Corinne Griffith (Corinne Mae Griffith)

Corinne Griffith

Corinne Griffith was born in Texarkana, Texas to John Lewis Griffin and Ambolina (Ambolyn) Ghio. She attended Sacred Heart Convent school in New Orleans and worked as a dancer before she began her acting career. Griffith began her screen career at the Vitagraph Studios in 1916. She later moved to First National, where she became one of their most popular stars. In 1928, she had the starring role in The Garden of Eden. The next year, in 1929, Griffith received an Academy Award nomination for her role in The Divine Lady. Griffith’s first sound film, Lilies of the Field, was released in 1930. Griffith’s voice did not record well (The New York Times stated that she “talked through her nose”), and the film was a box office flop. After appearing in one more Hollywood picture, Back Pay in 1930 and a British film Lily Christine in 1932, she retired from acting. She returned to the screen in 1962 in the low-budget melodrama Paradise Alley, which received scant release. Griffith was one of the few film stars to move successfully into new careers once her stardom had ended. She was an accomplished writer who published eleven books including two best sellers, My Life with the Redskins and the memoir Papa’s Delicate Condition, which was made into a 1963 film starring Jackie Gleason about the Ghio and Griffin family. Her actual family names were used in the film. Her ventures into real estate were particularly successful (at one point she owned four different major office buildings in Los Angeles, each of them named after her).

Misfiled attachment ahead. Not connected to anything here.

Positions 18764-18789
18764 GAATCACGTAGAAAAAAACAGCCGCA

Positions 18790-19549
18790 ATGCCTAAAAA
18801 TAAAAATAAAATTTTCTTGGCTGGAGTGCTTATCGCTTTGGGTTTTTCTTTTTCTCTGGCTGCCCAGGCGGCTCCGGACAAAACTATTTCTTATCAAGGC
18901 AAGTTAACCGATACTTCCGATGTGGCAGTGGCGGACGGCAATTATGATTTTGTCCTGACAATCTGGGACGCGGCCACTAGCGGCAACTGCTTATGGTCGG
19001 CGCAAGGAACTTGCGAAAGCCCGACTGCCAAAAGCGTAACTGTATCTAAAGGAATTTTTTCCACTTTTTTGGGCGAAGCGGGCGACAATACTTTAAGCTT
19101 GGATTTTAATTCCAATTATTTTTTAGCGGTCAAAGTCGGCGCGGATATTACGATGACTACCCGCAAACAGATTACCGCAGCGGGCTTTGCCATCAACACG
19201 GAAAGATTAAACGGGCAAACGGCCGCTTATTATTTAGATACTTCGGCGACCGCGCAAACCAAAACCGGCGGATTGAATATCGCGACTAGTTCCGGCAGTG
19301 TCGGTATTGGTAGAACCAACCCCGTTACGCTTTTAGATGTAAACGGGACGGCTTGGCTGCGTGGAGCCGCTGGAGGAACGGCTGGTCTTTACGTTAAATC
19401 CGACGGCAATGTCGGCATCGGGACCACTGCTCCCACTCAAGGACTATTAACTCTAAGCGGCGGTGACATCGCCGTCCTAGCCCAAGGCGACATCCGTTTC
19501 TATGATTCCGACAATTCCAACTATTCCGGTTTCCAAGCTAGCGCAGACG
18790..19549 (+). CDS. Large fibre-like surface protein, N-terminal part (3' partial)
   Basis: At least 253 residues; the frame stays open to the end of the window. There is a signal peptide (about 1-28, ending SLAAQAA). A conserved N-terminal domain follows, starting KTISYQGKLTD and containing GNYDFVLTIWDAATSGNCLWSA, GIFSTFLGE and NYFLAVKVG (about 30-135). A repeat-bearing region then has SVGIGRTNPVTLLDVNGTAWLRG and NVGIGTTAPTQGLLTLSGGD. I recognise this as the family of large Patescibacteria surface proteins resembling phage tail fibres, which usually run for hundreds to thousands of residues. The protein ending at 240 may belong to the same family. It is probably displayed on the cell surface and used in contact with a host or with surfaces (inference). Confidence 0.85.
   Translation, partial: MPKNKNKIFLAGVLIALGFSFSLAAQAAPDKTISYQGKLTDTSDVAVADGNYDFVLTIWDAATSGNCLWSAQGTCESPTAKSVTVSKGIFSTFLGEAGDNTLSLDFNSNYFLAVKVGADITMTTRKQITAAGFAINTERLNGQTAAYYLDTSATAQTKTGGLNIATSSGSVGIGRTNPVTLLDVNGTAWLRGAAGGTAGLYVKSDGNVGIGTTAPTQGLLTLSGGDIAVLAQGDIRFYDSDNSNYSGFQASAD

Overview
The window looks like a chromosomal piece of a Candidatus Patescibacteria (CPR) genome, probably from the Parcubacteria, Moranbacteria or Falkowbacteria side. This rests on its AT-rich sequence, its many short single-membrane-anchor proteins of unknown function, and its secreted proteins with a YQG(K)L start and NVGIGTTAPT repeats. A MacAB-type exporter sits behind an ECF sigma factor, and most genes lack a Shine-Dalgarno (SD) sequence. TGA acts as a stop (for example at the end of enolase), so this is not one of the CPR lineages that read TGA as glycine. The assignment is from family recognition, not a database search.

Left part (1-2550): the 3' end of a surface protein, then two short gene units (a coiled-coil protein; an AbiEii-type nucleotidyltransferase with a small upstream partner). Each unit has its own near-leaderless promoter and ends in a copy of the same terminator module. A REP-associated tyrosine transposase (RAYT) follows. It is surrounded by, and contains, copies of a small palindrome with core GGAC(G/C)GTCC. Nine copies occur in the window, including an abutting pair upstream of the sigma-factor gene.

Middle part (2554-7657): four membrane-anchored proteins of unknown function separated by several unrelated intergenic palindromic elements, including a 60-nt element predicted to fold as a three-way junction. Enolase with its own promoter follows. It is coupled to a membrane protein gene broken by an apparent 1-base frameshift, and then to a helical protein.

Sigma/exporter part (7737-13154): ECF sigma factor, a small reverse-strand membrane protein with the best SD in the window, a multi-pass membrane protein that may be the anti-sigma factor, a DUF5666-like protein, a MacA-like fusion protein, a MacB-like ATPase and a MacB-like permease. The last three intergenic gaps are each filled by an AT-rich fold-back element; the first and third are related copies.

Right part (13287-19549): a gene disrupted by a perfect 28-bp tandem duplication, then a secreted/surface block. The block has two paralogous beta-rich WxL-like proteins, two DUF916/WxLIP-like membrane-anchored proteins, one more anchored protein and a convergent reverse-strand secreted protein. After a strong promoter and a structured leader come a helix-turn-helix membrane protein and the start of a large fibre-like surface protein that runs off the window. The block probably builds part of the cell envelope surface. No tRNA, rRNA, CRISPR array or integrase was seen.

Griffith was a member of the Christian Science religion. While married to Marshall, she introduced NFL Commissioner Bert Bell to his future wife. She also introduced Curly Lambeau to his second and third wives. All were old friends from her film career. She was a California Republican Committee Woman and an early advocate for the career of Richard Nixon. She was also an old friend of FBI Director J. Edgar Hoover. She was the long time consort to Curly Lambeau, who recommended various methods for operating a pro football team. Lambeau recommended Sammy Baugh as quarterback and the T formation. She later arranged for her husband to hire Lambeau as coach. Griffith was married four times and produced no children. She married actor and frequent co-star Webster Campbell from 1920 to 1923, producer Walter Morosco from 1924 to 1934, and the owner of the Washington Redskins football team George Preston Marshall from 1936 to 1958. During her marriage to Marshall, she composed the lyrics to the Redskins fight song “Hail to the Redskins” which became one of the most famous football anthems. In 1966, within a few days, she married and divorced her fourth husband, Broadway actor Danny Scholl (Call Me Mister). Scholl was 45, more than 25 years Griffith’s junior. In court she testified that she was not Corinne Griffith. She claimed that she was the actress’s younger (by twenty years) sister who had taken her place upon the famous sister’s death. Contradicting testimony by actresses Betty Blythe and Claire Windsor, who had both known her since the 1920s, did not shake her story. In 1974, Adele Whitely Fletcher, editor of Photoplay, said Griffith was still claiming that she was her own younger sister. On July 13, 1979, Griffith died of heart failure in Santa Monica, California, aged 84. For her contribution to the motion picture industry, Corinne Griffith has a star on the Hollywood Walk of Fame at 1560 Vine Street.

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Born

  • November, 21, 1894
  • USA
  • Texarkana, Texas

Died

  • July, 13, 1979
  • USA
  • Santa Monica, California

Cause of Death

  • heart failure

Other

  • Cremated

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